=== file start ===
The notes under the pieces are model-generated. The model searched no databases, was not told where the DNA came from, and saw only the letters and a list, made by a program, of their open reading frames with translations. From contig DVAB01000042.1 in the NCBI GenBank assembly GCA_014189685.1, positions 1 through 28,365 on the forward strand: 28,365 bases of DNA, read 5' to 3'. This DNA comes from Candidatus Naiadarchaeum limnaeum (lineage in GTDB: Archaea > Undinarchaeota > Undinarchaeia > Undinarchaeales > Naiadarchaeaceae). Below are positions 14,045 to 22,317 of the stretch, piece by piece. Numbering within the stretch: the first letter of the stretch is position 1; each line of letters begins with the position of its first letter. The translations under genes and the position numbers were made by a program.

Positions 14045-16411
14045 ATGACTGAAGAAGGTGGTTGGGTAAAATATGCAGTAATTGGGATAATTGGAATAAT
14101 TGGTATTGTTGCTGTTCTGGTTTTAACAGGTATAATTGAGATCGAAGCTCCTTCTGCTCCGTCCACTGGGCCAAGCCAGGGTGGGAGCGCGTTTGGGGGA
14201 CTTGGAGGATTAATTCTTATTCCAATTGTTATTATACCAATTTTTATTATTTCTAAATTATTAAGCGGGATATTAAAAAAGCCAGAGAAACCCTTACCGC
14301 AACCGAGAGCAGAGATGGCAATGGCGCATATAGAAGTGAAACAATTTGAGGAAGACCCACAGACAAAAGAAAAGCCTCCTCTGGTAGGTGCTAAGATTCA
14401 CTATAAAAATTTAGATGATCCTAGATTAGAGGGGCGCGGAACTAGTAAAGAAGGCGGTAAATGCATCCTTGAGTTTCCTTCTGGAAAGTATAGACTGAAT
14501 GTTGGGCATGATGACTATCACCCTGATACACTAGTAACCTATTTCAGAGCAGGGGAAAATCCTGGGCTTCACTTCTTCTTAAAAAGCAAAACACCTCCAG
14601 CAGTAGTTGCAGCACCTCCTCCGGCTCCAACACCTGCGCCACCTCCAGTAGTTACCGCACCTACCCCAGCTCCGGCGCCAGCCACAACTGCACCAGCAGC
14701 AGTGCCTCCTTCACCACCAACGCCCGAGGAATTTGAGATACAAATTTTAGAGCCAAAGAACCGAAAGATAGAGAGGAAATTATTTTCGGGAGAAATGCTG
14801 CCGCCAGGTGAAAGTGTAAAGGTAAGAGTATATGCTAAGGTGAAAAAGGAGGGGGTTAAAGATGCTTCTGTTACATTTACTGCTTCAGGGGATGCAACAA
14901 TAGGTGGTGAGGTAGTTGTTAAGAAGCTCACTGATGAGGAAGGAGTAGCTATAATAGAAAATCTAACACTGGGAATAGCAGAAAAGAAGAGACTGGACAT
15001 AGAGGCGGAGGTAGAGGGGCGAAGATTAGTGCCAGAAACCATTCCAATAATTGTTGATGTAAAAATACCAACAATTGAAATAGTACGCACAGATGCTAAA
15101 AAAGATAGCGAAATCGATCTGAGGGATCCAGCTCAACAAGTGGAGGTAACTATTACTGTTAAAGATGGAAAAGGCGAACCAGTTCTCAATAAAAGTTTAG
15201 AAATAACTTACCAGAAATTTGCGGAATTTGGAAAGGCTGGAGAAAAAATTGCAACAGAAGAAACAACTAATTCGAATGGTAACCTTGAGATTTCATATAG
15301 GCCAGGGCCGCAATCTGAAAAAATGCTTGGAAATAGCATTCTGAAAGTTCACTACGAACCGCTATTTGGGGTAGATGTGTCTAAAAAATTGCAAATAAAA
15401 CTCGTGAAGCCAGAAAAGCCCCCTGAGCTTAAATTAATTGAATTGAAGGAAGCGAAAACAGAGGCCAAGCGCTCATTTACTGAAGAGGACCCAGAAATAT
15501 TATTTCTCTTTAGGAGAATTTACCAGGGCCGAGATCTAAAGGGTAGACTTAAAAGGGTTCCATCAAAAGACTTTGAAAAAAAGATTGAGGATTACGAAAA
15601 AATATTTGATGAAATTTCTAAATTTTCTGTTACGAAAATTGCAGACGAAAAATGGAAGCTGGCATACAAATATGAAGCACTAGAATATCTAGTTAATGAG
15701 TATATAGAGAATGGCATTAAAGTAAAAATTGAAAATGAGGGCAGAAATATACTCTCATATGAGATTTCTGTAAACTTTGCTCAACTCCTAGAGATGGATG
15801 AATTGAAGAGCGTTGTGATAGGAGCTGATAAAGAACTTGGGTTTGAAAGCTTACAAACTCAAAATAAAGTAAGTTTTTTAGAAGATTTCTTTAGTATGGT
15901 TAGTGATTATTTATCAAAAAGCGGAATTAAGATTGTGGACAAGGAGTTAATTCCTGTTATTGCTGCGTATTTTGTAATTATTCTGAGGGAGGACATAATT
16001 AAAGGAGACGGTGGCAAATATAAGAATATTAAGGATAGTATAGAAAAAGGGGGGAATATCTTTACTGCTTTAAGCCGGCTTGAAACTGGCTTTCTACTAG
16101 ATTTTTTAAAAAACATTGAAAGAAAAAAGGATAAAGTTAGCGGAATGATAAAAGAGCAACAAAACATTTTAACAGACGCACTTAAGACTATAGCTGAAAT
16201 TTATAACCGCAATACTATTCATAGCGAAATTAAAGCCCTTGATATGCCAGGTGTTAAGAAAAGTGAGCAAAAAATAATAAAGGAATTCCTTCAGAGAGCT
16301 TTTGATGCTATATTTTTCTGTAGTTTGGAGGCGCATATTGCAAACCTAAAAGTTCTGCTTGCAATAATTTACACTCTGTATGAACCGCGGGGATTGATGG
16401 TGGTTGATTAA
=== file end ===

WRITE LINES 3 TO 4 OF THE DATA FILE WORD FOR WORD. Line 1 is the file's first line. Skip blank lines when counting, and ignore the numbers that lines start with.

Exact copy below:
14045 ATGACTGAAGAAGGTGGTTGGGTAAAATATGCAGTAATTGGGATAATTGGAATAAT
14101 TGGTATTGTTGCTGTTCTGGTTTTAACAGGTATAATTGAGATCGAAGCTCCTTCTGCTCCGTCCACTGGGCCAAGCCAGGGTGGGAGCGCGTTTGGGGGA